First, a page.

At the end of the summer, I became stricken by a strange illness I later attributed to ineffective treatment of the hurricane-stricken interiors of the hotel in which I stayed. The coastal town had been battered and the hotel suffered damage. Alas, the hotel appeared completely rebuilt so I gave them my business. Upon departure, I noticed the first of what would become a long list of awful symptoms. First, I had to suffer through a week of horrible misery worse than anything I've ever imparted on any protagonist I've written.


The experience of weeks of recovery derailed again my desire to blog like there was no tomorrow. That is my story and I believe I shall stick with it. Or, in the alternative, I kept thinking I should get back to blogging but, like so many other blog attempts, I feared something would happen - meaning a tragic event - so it seemed inappropriate to post.

I missed my chance to blog again in 2019. Now I am about to miss my last opportunity to start blogging again with the first month of the new year. But as this is the Year of the Rat (or Mouse, if you prefer), I should get started again because . . . because there's probably some link between blogging and this particular mammal. It's in some ancient Chinese text somewhere. 

Therefore, you find yourself reading this post - unless you have already bailed out. If you have chosen to endure, kudos to you!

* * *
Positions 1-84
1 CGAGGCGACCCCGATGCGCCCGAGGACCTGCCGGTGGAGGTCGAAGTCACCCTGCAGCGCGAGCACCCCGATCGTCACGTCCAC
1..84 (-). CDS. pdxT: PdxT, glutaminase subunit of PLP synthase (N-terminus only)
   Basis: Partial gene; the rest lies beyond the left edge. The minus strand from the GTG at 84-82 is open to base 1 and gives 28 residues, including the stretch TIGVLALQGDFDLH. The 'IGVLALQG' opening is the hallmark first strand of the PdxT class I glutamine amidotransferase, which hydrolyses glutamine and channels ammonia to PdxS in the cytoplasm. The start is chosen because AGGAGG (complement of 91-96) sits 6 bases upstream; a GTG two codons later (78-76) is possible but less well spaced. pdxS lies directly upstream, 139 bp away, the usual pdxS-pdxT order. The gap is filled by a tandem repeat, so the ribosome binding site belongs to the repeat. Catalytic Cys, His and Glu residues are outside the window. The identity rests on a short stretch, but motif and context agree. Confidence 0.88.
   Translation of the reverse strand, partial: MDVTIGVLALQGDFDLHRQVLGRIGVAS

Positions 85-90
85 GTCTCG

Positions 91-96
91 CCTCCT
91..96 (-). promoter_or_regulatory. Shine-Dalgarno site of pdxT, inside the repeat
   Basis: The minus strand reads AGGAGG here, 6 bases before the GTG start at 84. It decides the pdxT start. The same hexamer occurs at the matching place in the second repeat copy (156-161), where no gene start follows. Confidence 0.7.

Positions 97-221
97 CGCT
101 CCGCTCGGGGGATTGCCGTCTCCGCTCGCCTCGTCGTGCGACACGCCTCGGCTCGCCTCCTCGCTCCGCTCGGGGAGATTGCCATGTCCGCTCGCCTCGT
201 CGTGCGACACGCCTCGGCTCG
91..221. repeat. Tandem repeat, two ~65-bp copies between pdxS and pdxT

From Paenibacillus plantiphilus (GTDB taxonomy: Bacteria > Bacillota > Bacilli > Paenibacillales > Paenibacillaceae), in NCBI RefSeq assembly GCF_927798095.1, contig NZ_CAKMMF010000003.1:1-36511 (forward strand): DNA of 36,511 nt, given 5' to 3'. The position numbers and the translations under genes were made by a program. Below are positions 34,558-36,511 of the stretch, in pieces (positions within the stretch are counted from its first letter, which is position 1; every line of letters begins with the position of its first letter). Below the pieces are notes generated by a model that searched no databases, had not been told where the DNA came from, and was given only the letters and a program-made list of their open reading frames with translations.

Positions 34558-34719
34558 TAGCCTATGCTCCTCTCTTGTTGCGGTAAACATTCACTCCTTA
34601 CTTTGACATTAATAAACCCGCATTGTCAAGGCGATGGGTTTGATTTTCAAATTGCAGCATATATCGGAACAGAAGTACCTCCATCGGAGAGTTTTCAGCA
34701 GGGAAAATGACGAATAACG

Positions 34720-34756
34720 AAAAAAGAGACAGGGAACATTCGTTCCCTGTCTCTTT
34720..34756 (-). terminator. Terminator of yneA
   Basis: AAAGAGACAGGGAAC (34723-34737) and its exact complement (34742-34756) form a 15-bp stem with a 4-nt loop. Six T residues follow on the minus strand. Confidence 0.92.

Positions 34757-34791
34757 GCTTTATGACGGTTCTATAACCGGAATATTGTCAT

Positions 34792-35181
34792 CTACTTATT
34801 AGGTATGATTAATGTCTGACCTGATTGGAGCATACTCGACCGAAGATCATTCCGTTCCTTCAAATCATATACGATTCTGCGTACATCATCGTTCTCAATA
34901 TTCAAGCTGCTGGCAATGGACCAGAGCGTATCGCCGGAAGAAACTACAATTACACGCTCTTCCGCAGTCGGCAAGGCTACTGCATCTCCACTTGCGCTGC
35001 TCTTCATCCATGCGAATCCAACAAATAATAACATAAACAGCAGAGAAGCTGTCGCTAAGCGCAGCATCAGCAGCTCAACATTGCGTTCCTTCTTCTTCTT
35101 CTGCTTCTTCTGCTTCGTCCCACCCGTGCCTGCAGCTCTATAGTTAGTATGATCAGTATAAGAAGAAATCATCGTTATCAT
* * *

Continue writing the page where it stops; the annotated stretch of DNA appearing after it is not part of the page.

For 2020, I shall commit to posting once a month. More often if the mood hits me or you start begging for more. Besides, I have a new novel coming out soon so it makes sense for me to get the ol' blog-a-thon rolling again. The usual suspects will likely appear: writing, my writing, amusing anecdotes, extreme diatribes, rants on the nature of nurturing, and a bit of alliteration. It is possible I may post something of interest to you at random.

U P D A T E - KC CHIEFS HAVE WON SUPER BOWL LIV 31-20. 

One of the first items on my agenda is the Kansas City Chiefs' appearance in Super Bowl 54, a mere 50 years after winning Super Bowl 4 against the Minnesota Vikings. This coming Sunday everything will be decided once more. I predict a victory for the Chiefs vs the San Francisco 49ers by a score of 38 to 24.


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(C) Copyright 2010-2020 by Stephen M. Swartz. All Rights Reserved. No part of this blog, whether text or image, may be used without me giving you written permission, except for brief excerpts that are accompanied by a link to this entire blog. Violators shall be written into novels as characters who are killed off. Serious violators shall be identified and dealt with according to the laws of the United States of America.

19 May 2019